Boy - my Blog of 1/30/02 about the ugly underbelly of the email list rental business has generated a lot of positive feedback. I'm feeling like the Fox News of Internet marketing. But, hey, it's all true and people should know. Here's a letter you'll enjoy from Sherpa reader Ben Chestnut of MailChimp:
I run a product that helps small companies deliver HTML emails. I've found that whenever a client uses a rented list (and not the list they collected on their own site), spam complaints skyrocket, and we get all kinds of warnings from the spamcops and blackhole list sites. They end up getting so burned, that they never go back to rental lists.
It got to the point where we now don't allow rented lists anymore---our users have to check a box that verifies that "all recipients specifically requested this email from me." Users in violation of this rule get their accounts shut down. My advice to all my clients is to stay the heck away from rented lists, and to collect your own. It's the only way to get meaningful results, and the only way to NOT offend a bunch of people, and taint your brand."
Ben also forwarded a link to The Story of Nadine, which I swear you absolutely have to click on. This real story starts when a woman mis-enters her email address into an opt-in form on a sweepstakes site in March 2000. The head of the ISP that the confirmation was sent to, noted that it was a bad address and alerted the list owner. The name was then sold on to be used by more than a dozen email marketers including Harris Polls, OurHouse, SmarterKids, AT&T and Topica. As of February 2, 2002 almost two years after the initial mis-spelled opt-in, this email address has received 100s of messages from marketers.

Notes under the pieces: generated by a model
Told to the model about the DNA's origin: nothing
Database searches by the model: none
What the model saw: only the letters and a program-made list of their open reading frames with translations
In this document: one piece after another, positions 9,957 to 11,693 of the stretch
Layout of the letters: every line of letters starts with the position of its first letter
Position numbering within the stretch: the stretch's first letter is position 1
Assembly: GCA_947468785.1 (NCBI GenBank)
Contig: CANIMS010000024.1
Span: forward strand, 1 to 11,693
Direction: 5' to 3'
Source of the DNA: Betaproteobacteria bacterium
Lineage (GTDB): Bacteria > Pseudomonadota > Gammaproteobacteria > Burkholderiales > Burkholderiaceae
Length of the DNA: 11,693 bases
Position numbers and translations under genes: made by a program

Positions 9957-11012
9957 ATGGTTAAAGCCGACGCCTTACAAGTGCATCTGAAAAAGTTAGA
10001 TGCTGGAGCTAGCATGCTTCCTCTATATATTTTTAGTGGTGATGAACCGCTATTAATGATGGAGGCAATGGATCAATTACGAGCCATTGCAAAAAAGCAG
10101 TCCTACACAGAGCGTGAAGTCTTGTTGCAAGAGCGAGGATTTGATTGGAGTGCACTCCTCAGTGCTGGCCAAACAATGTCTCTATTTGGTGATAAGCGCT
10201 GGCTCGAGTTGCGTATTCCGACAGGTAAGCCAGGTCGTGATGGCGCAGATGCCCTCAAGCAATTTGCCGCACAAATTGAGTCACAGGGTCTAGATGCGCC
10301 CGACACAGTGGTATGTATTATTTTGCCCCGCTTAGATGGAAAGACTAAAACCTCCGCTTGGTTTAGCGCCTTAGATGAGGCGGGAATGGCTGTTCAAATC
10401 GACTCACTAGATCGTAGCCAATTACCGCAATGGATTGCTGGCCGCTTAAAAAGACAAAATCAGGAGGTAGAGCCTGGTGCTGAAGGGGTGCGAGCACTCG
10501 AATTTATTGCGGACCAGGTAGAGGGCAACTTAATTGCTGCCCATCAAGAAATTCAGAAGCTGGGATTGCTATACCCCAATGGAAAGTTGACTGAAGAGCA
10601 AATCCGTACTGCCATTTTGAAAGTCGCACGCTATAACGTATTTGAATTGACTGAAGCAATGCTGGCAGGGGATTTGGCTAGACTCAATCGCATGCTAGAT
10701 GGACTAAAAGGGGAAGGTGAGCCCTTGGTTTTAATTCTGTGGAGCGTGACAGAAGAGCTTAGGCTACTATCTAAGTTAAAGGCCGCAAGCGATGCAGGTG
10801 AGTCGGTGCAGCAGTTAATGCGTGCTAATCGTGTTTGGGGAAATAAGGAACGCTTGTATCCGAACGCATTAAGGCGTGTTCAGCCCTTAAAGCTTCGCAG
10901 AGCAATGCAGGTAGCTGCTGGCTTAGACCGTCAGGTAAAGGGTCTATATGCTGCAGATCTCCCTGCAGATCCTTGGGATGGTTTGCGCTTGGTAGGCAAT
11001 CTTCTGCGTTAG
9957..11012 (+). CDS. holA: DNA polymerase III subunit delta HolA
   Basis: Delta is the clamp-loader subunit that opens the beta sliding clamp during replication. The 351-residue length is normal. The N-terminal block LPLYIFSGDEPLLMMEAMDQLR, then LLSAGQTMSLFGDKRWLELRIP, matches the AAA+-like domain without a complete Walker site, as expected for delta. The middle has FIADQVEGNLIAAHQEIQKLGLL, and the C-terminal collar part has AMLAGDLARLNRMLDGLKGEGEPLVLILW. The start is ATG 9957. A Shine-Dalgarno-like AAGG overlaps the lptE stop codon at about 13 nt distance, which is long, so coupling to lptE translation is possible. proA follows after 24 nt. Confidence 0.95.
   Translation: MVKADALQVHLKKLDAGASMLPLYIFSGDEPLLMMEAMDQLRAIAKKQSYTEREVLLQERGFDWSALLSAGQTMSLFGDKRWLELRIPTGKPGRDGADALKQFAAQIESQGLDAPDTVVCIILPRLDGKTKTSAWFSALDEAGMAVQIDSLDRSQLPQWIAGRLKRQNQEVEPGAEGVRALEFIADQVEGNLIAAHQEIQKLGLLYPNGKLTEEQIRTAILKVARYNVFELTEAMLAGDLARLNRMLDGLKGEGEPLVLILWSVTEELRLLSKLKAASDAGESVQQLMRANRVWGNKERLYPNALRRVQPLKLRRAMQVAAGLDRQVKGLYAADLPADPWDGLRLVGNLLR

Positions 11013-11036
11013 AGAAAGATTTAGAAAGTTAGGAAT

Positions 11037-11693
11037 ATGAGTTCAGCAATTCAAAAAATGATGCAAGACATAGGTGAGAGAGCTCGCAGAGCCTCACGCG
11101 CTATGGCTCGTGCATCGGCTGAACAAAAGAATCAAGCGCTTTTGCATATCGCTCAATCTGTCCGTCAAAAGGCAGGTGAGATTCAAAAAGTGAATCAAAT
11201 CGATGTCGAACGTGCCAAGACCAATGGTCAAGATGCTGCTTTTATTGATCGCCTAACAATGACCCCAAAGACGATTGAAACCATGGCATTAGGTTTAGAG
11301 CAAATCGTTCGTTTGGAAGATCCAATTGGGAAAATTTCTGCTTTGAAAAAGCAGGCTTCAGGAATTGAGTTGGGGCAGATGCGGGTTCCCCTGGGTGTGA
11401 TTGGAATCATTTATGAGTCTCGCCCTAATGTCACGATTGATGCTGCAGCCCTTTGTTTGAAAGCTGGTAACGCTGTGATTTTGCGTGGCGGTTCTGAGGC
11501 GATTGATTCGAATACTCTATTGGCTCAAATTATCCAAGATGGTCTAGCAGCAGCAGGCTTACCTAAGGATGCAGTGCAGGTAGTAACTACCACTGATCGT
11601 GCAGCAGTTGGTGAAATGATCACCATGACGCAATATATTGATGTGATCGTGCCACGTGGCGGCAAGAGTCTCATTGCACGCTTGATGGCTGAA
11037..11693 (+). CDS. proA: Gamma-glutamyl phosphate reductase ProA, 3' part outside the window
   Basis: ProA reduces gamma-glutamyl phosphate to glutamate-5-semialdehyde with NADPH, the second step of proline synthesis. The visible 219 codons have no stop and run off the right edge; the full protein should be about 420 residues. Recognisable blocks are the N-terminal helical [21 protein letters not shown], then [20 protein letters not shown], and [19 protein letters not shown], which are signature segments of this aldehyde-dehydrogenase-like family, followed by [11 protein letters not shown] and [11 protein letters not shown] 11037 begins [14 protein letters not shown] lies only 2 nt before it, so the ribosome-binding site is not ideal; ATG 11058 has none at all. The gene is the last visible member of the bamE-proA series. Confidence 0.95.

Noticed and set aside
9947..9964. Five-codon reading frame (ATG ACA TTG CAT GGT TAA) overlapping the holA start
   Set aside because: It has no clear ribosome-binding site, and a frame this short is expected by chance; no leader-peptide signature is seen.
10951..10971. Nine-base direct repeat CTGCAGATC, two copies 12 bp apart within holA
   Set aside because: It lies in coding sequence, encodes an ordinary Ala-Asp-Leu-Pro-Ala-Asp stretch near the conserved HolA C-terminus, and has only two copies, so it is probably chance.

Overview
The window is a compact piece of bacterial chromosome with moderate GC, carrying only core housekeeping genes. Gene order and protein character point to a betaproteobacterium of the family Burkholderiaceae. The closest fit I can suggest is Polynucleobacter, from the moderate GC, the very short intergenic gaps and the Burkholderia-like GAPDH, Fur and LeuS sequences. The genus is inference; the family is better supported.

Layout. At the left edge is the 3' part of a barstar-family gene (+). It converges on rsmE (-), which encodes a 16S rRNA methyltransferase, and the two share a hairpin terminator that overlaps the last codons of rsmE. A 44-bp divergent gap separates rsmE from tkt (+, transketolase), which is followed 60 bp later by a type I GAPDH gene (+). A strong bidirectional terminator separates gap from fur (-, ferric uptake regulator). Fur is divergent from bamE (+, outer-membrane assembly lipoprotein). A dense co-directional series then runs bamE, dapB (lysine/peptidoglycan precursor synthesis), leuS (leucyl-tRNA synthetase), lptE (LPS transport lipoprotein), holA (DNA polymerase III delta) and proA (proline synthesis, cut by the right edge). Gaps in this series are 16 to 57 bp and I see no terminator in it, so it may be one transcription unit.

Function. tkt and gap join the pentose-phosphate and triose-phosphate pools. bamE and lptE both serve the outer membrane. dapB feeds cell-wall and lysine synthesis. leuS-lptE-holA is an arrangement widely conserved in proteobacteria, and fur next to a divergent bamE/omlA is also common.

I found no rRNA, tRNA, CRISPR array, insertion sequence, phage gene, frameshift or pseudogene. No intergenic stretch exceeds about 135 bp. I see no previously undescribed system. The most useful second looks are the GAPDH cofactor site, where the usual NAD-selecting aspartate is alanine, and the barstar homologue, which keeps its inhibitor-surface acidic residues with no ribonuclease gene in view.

Worst of all, although the ISP has repeatedly requested various list owners and list users to remove the name from their lists, the mail keeps on coming. Plus some of the players involved - who either rented the list or allowed their list host systems to be used to send messages to that name-- include several proponents of the new Truste anti-spam certificate: 24/7, Bigfoot Interactive and Virtumundo.
My advice after reading the many letters readers sent in is, check every single opt-in source yourself before renting a list. I know if you have to get messages out to millions of names a week to meet your goals, that's almost impossible. But it's the only way to be safe.
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